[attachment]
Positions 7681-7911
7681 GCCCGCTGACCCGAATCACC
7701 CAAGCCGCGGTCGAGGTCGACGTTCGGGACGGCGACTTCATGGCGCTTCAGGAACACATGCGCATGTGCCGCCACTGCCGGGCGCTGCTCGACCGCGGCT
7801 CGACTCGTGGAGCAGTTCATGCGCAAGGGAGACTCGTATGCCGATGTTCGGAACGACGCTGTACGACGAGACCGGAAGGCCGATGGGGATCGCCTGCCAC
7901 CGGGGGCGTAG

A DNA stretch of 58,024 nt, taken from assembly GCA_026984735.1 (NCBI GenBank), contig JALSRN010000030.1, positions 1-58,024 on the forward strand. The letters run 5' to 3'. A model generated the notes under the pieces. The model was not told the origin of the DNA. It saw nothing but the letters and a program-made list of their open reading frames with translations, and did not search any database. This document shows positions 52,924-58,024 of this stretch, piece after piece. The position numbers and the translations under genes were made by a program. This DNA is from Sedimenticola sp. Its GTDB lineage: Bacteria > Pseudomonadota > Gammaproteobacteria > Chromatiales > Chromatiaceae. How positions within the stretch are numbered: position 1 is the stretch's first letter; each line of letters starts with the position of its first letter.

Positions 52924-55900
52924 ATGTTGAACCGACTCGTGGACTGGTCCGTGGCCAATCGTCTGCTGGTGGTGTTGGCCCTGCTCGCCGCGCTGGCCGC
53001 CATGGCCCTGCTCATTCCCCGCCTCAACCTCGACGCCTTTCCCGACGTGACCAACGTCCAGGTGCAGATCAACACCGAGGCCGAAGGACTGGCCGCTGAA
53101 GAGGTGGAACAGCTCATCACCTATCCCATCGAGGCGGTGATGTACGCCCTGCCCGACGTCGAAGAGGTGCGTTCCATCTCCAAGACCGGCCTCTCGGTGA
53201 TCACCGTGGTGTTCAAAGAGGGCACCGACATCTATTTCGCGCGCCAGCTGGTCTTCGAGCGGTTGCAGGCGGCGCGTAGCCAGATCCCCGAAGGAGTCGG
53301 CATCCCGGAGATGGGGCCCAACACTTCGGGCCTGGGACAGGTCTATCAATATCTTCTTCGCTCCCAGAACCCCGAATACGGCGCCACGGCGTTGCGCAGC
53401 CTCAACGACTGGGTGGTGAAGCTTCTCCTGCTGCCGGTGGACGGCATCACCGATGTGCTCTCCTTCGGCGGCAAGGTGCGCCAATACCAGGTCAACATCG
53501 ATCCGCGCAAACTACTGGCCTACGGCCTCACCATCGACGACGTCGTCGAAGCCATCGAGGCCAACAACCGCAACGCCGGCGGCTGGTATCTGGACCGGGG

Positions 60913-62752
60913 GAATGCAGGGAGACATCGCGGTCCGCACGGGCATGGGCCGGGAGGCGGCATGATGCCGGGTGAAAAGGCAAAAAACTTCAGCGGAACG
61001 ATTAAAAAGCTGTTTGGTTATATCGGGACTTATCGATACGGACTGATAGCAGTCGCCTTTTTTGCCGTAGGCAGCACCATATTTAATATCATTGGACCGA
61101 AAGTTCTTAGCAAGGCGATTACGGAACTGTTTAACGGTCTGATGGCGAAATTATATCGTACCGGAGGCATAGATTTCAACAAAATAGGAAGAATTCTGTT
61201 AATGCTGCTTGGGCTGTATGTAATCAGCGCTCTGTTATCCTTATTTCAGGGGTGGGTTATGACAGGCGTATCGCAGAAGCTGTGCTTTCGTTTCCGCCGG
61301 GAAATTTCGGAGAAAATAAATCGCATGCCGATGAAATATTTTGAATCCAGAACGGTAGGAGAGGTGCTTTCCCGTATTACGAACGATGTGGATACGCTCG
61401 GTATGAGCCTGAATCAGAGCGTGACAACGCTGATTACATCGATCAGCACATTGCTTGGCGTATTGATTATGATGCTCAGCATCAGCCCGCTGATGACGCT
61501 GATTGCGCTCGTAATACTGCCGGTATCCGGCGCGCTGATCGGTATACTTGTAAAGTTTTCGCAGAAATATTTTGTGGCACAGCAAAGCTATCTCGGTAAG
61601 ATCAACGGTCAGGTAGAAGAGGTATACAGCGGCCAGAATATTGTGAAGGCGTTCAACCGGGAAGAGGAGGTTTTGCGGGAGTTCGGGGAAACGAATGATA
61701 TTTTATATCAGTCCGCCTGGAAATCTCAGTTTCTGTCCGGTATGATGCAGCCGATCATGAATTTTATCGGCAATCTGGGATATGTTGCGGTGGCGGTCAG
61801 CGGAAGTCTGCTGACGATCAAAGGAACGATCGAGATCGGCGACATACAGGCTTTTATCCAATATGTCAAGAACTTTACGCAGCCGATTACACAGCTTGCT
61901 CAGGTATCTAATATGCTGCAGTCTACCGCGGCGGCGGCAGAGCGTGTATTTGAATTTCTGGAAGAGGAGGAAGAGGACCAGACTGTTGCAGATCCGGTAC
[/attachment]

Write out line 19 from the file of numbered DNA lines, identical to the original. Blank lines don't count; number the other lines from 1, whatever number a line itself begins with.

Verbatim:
61201 AATGCTGCTTGGGCTGTATGTAATCAGCGCTCTGTTATCCTTATTTCAGGGGTGGGTTATGACAGGCGTATCGCAGAAGCTGTGCTTTCGTTTCCGCCGG